Twin Visits Hostem

06.08.2014 | Fashion | BY:

Christie Fels is the Head Womenswear Buyer at the East London concept store Hostem. Working closely with founder James Brown, Christie quickly became Artistic Director also, and is shaping the way Hostem views luxury, not only in terms of the womenswear collections but for the brand as a whole. Above the well-loved, well-known mens space, Hostem completely renovated the building, adding new floors to cater for their growing business. Twin met with Christie at the recent store expansion to talk about the Hostem aesthetic, personal style and what luxury means to her…

Tell us a little about your background…
I’m originally from South Africa, I was born in Johannesburg and studied in Cape Town. Initially I studied Interior Architecture and that was what I wanted to do. However I moved to Antwerp, around the same time a store called Ra 13 opened. I had wanted to do more art-based projects with them, but in the end fashion was a much bigger part and so that’s where I began.

I was there for about three and a half years and I loved Antwerp, but I was too young to settle there. I decided to move to London and work for LN-CC. I tried PR and Marketing and thought it was for me, but it wasn’t. At this point, I was relooking at what I wanted out of the industry personally and professionally, and made a decision not to continue down the communications route but to look for a more creative role, this coincided with James [Brown] thinking about growing the business at Hostem. He approached me to join the team and build the brand so it was perfect timing.

What would a typical day be like for you?
I work very closely with James, which enables us to work in tandem on everything from product at the store to Hostem’s brand voice and special projects. I joined Hostem in advance of the opening of womenswear so my role developed quite quickly – I am currently Artistic Director/Head Buyer of Womenswear. This means I split my time between being in the office, on the shop floor, and travelling – no two days look alike.

Was it difficult to translate the Hostem aesthetic to womenswear?
We didn’t want to limit ourselves to a particular aesthetic. We thought about what was relevant to a womenswear customer, whilst staying true to what the blueprint of menswear stands for. There has to be substance and story, this is key to what we do. I don’t think it’s difficult, no – I do think people might be surprised by the way in which we approached womens by bringing in brands such as Thom Browne, Simone Rocha and Dries Van Noten. Saying that, mens has evolved so much since we launched, they’ve happily met in the middle.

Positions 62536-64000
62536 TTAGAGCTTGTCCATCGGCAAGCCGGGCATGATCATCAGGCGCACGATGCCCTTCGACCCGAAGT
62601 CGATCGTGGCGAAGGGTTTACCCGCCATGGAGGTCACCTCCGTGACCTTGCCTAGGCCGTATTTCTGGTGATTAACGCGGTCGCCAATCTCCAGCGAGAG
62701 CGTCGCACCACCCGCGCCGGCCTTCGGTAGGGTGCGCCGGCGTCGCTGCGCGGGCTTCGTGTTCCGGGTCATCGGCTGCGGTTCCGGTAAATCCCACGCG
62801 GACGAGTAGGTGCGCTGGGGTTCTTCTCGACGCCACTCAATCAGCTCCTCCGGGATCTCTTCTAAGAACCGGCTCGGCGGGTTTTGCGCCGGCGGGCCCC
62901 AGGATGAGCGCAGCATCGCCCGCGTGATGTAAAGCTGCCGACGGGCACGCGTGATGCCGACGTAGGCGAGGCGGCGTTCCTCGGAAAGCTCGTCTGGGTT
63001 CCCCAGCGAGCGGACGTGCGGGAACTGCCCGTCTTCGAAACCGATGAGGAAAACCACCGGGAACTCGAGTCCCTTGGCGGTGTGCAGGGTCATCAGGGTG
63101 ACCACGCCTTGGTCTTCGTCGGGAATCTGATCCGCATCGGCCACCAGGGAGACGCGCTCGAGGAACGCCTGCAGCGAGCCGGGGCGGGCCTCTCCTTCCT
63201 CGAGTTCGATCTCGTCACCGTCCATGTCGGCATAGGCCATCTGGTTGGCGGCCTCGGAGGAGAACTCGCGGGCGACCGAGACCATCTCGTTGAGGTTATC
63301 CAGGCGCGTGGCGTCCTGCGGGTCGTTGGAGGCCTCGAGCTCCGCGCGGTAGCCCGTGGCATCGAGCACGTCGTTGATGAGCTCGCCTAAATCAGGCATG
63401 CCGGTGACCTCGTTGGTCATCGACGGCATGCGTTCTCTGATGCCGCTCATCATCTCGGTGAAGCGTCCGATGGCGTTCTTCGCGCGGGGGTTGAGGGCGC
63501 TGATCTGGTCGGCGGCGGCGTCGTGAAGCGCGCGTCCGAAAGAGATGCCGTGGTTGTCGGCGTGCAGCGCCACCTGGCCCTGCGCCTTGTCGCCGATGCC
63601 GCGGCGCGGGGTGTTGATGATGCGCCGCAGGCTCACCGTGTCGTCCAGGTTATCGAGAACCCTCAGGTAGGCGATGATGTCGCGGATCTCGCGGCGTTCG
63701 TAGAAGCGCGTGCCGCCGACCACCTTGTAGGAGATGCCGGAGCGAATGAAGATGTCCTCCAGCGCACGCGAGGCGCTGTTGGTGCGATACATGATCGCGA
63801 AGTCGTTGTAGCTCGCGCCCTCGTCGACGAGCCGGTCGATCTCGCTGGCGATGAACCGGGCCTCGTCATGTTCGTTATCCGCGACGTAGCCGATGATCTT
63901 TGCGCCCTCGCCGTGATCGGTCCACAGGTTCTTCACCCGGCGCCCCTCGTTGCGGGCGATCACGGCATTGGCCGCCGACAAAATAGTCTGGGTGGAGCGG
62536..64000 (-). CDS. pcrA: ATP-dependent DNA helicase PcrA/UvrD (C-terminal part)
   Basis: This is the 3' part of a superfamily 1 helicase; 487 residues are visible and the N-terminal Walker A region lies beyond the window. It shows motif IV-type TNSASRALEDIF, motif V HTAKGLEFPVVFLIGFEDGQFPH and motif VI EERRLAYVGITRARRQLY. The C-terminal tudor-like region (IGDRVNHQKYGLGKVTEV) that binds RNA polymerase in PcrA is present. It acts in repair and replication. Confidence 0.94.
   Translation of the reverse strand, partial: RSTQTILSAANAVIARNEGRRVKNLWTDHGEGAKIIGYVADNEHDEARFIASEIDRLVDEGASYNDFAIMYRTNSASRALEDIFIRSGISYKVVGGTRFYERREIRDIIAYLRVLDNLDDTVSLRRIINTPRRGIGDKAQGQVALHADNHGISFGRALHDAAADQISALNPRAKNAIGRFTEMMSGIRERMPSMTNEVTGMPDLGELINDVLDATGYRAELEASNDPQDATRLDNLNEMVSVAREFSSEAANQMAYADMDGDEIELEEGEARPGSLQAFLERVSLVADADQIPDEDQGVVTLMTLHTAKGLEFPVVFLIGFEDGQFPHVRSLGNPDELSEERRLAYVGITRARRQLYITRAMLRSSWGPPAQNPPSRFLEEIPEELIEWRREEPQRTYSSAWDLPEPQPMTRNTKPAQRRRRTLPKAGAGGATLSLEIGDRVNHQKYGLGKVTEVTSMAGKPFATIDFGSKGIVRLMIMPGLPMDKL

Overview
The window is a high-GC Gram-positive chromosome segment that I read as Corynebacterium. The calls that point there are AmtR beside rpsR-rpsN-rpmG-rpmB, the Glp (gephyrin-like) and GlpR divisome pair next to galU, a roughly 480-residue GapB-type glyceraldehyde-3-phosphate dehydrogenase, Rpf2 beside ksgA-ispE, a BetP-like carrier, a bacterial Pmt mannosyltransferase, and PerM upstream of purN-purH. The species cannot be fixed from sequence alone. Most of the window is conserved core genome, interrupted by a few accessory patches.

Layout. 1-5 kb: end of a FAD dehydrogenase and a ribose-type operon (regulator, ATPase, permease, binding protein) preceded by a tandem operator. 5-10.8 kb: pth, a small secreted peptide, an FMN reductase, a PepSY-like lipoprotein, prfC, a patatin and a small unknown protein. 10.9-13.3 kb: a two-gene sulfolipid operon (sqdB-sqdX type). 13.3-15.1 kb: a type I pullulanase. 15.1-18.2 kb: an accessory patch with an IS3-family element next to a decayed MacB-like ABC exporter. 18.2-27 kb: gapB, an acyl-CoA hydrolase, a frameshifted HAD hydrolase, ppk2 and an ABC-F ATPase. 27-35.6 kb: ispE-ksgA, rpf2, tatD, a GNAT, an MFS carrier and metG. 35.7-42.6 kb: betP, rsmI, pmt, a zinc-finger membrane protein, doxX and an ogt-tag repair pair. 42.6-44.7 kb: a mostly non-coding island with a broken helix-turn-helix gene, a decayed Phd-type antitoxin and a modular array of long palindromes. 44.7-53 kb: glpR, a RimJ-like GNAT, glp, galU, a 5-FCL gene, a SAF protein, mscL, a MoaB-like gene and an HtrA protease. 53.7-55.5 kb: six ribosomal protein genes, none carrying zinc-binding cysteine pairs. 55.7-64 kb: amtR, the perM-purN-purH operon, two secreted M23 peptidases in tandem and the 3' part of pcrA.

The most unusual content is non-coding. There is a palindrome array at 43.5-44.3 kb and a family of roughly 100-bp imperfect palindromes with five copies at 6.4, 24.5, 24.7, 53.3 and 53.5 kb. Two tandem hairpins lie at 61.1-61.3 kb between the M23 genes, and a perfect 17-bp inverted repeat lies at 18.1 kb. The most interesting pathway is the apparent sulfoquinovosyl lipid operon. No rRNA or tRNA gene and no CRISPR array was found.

Does your personal style reflect your buying choices, and vice versa?
It would be impossible not to have some kind of influence. It’s difficult to separate buying for yourself and buying for a store. I’m lucky that the store is very much me – I would wear everything we sell and I would put most of my wardrobe into it. There’s definitely a cross-synergy but that’s because I really get the brand. I genuinely love the product and that’s why I’m here. However, I do have my weaknesses and there are times when I have to stop myself and say no, that’s a Christie moment.

Who are your go-to brands and designers at the moment?
Well, they haven’t changed in a while. Yang Li is someone who I really respect and have been wearing ever since his first collection. In terms of emerging designers I think he’s one of the most relevant out there. Dries Van Noten is a an old favourite – I respect that as a designer, he’s still so involved with the brand on every level which shows as it’s a complete representation of himself and his passions. Simone Rocha, which is a surprising one for me as it’s more feminine then the things I would normally wear but in terms of London, she’s probably the only stand out designer.

What designers should we have on our radar?
We are about to start working with a brand called Raag who produce and make all of their clothes in India. They are creating an exclusive capsule for Hostem (available in time for Christmas). They don’t wholesale so this will be the first time they’ve worked with a store. CristaSeya is a lifestyle brand incorporating fashion, design and textiles who we’ll be stocking from Spring/Summer. Jeffrey Smith is a London based shirt maker who makes every piece by hand and dyes using natural processes.

What is it you look for when scouting new brands?
There’s supporting a person and their vision and really respecting the brand holistically and what their ethos is and then there’s responding to product without knowing any of the backstory. They both play an equal role.

We are always looking for value in product. That might be a designer who is militant in their approach like Yang Li – he is uncompromising in building his brand and the core values it stands for. Then there are makers who are doing things that hold a lot of meaning. We are constantly looking at the word luxury and what that means – it’s changing all the time. I think now, more than ever, people are looking for inherent value in the pieces they buy. If you look at Toogood, for example, every piece has a little passport with the designer’s initials as well as everyone’s who took part in the making process.

What will you be wearing this Autumn/Winter season?
The Elder Statesman cashmere and a Toogood coat.

Photography by Trinity Ellis

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